And yes, petition against the name they are trying to trademark.

    Trademarking is a long and complex process.

    Mike

  5. #5
    The best thing you can do is look at previous cases and what the decisions have been. Here is a great link:

    http://arbiter.wipo.int/domains/cases/index.html

    The key with domains is that if a person comes along and says they have trademark rights don't offer them money or approach them for money or else you loose out. If you have a domain and are using it for another valid purpose and not just squatting then they can't do jack about it. It's all about your intentions and what your actions are. There are common law trademarks also. I wouldn't worry about anything since you registered the domain well before they applied for the trademark in fact you could even get theirs revoked since you in essence could prove you held a common law trademark well before they applied for one. There is a lot to this issue. Check your local library for books. I found like 4 different ones that I read through. But best of all check out the link above.

  6. #6
    Join Date
    Aug 2001
    Location
    Australia
    Posts
    567
    one would think that the registration of the trademark after the registration of your domain name would not carry very much weight on its own. However there are lots of other factors which may go for or against your case.

  7. #7
    Join Date
    Apr 2001
    Location
    Napa, California
    Posts
    341

    Re: domain and trademark conflict issue

    Originally posted by WildCard
    First off, I should by all rights take this to a lawyer and pay for this advice,
    Yes, you should -- at least if you value the notion of actually coming out ahead in some way regarding this matter.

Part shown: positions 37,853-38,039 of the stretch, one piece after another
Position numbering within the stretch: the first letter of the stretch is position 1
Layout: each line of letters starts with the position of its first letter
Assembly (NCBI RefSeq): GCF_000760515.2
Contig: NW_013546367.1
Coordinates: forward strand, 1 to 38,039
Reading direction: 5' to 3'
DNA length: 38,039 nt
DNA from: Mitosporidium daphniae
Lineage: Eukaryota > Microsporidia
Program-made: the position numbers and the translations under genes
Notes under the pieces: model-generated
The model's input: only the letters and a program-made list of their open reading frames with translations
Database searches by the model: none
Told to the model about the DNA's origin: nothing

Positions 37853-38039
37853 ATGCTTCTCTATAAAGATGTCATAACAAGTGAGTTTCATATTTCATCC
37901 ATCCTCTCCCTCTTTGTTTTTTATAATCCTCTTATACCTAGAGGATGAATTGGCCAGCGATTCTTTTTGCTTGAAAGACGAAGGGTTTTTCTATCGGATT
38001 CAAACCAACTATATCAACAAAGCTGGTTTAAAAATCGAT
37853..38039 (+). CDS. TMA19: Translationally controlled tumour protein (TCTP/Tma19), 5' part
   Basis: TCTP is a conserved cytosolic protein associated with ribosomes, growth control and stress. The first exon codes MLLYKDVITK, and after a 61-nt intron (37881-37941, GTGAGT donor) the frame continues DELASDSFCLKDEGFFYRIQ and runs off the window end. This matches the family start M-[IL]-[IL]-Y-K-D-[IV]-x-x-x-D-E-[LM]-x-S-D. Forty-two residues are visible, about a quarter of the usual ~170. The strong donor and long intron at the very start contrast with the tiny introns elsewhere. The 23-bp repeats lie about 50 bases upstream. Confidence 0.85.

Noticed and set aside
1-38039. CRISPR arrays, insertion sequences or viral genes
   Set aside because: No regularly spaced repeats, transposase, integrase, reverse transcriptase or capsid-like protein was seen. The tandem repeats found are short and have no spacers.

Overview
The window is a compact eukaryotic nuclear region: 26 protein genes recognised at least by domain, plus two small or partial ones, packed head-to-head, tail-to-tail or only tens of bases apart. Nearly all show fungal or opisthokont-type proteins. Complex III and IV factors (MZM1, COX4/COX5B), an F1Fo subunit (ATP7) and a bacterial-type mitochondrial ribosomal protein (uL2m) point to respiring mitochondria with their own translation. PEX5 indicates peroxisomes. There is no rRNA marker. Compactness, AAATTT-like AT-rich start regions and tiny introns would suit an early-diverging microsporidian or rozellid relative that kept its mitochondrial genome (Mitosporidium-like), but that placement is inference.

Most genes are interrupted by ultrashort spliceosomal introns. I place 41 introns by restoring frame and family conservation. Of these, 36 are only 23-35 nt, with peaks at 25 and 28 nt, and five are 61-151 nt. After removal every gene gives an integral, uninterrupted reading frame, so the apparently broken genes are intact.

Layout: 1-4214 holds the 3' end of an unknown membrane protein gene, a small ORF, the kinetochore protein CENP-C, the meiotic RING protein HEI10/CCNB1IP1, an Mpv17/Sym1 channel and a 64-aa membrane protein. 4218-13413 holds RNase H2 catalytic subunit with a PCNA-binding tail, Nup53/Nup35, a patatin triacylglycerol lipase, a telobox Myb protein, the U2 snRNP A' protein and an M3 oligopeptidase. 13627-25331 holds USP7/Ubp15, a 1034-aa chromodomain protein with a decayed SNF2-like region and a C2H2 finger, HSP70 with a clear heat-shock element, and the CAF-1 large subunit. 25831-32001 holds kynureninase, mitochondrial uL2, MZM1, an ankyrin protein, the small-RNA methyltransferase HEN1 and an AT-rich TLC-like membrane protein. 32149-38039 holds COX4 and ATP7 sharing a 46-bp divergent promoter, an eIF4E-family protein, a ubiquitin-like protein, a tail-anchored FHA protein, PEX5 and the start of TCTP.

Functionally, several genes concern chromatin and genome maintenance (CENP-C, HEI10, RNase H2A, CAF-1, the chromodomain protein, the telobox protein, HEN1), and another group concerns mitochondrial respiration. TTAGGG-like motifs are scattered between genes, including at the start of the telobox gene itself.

Originally posted by WildCard
    but I can't afford to right now.
    Then expect to get precisely what you pay for and not one thing more.

    Except for general recommendations that you go to places like the USPTO web site and generally educate yourself (which can never hurt), you were told one thing in this thread that you should actually heed, and that's when timechange wrote:

    "Best piece of advice: get a lawyer."

    Or at least a consultant who specializes in matters such as this.

    But whatever you do, do not presume anything other than the words you're reading right now to be reliable and/or relevant to your particular situation.

    In this thread, you've been told you have nothing to worry about. Well, that's just categorically untrue. It has also been stated, and I quote, "its not like if i see a domain i want, i can go apply for a trademark and then its legally mine."

    Well, actually, it is precisely like that -- or at least it can be, depending on the situation.

    Do not read anything into a "Non-final action mailed" status. There are literally hundreds or even thousands of reasons for that status -- not a one of them involving an initial refusal or anything that could bode well for your situation.

    You've been told that it's a common mistake -- and that doing so won't work -- to register a domain name as a trademark. That's just silly. It can be and has been done -- and will be done again... and again and again and again. There's just no validity to that comment.